Mitsukoshi's journals had a tradition of opening an issue with a profile of a daughter (reijo) from a prominent family, always portrayed as quietly and modestly elegant. From mid-1940, however, the reijo pieces began to show the model daughters in more practical or active pursuits, especially sports. By late 1940, the influence of war on the model consumer was irrefutable, with the young women engaged in Japanese martial arts and even flying an airplane. (Idealized femininity now had to be active outdoors as well as indoors.) Model matrons also came to be featured, and the journal introduced a military family series in November and December 1940. Yet, from 1941, the model consumer presented by Mitsukoshi began already to beat a (cautious) retreat from war. The model daughter series once again became less militant from the spring of 1941, and finally came to a close in October 1941.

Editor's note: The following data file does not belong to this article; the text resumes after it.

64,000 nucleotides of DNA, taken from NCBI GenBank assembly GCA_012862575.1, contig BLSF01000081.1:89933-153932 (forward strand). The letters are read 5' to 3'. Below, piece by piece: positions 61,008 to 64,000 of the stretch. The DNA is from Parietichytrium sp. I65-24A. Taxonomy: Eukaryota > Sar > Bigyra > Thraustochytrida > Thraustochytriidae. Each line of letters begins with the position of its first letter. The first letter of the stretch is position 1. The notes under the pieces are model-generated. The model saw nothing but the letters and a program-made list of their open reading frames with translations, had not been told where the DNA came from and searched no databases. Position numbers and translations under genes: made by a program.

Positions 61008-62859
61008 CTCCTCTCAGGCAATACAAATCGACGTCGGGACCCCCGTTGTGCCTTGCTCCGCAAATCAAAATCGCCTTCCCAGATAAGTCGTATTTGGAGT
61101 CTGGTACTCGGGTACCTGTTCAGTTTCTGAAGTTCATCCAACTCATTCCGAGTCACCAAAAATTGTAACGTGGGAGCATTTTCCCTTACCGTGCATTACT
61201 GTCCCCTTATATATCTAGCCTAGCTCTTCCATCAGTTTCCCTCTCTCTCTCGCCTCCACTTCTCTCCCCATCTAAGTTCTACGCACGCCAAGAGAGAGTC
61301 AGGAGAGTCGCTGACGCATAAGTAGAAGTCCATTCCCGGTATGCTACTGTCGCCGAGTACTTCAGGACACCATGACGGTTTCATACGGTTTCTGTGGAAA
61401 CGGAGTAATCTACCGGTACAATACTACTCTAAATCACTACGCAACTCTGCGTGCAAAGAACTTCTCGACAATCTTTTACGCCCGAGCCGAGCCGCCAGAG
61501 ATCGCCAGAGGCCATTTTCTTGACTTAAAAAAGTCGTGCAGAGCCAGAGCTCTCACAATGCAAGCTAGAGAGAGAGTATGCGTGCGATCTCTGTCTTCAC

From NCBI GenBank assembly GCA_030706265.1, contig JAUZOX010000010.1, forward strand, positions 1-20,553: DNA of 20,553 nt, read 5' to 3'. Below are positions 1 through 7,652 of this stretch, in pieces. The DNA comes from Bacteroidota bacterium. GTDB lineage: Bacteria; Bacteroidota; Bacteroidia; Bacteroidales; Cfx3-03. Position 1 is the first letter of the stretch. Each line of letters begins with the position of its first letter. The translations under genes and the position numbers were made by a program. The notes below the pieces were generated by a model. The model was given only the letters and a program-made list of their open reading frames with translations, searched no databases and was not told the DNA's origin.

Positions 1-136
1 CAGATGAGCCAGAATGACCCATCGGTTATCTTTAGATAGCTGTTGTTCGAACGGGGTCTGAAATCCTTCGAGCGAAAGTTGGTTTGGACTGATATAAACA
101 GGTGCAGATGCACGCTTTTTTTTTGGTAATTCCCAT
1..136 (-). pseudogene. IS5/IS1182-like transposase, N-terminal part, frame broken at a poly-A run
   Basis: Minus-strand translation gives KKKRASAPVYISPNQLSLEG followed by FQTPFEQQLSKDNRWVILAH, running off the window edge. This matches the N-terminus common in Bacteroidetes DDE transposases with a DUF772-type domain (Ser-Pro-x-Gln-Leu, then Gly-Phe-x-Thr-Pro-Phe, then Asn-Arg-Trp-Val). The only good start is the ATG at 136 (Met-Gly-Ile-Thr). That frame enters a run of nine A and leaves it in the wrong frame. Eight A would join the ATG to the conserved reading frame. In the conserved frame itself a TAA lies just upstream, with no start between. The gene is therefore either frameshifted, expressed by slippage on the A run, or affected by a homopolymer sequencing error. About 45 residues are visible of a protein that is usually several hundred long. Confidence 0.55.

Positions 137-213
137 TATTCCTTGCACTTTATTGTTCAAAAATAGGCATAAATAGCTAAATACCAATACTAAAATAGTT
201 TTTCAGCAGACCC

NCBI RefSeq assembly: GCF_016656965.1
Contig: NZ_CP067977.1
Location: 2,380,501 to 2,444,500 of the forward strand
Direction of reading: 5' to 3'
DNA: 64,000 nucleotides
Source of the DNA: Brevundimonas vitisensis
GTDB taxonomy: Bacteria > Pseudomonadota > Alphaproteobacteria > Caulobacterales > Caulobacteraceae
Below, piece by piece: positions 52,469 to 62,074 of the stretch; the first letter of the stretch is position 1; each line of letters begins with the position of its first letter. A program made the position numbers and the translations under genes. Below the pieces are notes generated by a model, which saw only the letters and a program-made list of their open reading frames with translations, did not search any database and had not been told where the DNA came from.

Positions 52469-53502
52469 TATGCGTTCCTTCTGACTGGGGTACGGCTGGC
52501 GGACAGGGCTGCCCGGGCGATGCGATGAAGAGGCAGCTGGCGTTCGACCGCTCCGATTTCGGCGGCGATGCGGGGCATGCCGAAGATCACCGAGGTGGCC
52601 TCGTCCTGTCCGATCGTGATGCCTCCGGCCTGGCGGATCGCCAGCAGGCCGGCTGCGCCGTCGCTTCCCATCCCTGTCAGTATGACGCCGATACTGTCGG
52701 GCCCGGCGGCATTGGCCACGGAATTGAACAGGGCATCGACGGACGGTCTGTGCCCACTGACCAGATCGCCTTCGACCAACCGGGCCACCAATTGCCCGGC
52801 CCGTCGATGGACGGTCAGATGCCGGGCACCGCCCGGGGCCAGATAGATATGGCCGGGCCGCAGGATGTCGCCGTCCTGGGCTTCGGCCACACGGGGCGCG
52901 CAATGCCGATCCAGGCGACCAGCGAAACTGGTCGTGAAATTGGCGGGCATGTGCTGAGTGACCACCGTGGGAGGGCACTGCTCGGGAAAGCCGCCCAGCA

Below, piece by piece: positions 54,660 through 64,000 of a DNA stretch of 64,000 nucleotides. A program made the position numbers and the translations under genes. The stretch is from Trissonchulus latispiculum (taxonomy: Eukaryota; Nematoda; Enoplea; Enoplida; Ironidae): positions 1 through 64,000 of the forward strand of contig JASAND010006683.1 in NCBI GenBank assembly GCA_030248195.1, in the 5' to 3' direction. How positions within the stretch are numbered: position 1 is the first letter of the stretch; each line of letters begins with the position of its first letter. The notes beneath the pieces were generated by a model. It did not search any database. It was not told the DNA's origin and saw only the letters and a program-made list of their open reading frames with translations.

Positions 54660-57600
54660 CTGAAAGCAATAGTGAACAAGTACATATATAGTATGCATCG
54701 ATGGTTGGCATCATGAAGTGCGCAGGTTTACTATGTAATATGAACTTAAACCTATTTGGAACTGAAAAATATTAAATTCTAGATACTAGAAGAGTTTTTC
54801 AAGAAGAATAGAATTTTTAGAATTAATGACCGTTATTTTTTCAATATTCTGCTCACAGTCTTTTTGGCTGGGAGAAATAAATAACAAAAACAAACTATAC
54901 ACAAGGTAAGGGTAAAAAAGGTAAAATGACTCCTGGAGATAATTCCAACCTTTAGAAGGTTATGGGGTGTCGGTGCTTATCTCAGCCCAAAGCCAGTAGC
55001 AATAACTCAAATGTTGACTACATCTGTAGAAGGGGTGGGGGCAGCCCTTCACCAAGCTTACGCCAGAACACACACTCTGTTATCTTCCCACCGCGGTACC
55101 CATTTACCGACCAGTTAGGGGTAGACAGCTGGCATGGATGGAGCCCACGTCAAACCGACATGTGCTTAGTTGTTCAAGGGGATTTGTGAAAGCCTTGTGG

Instead, from June of 1941, the journal began to regularly introduce male hobbyists and collectors of incidental or trivial artifacts. Not only did men displace women from the individual spotlight, but these men were not figured as producers, as soldiers, or as doing anything remotely useful. They were explicitly and favorably discussed in light of their indulgence in personal whimsy, collecting dolls, figurines, toys, and fishing gear. Despite the productivist military government, consumption was seemingly being salvaged in its individuality and aesthetics via a redefinition of masculinity.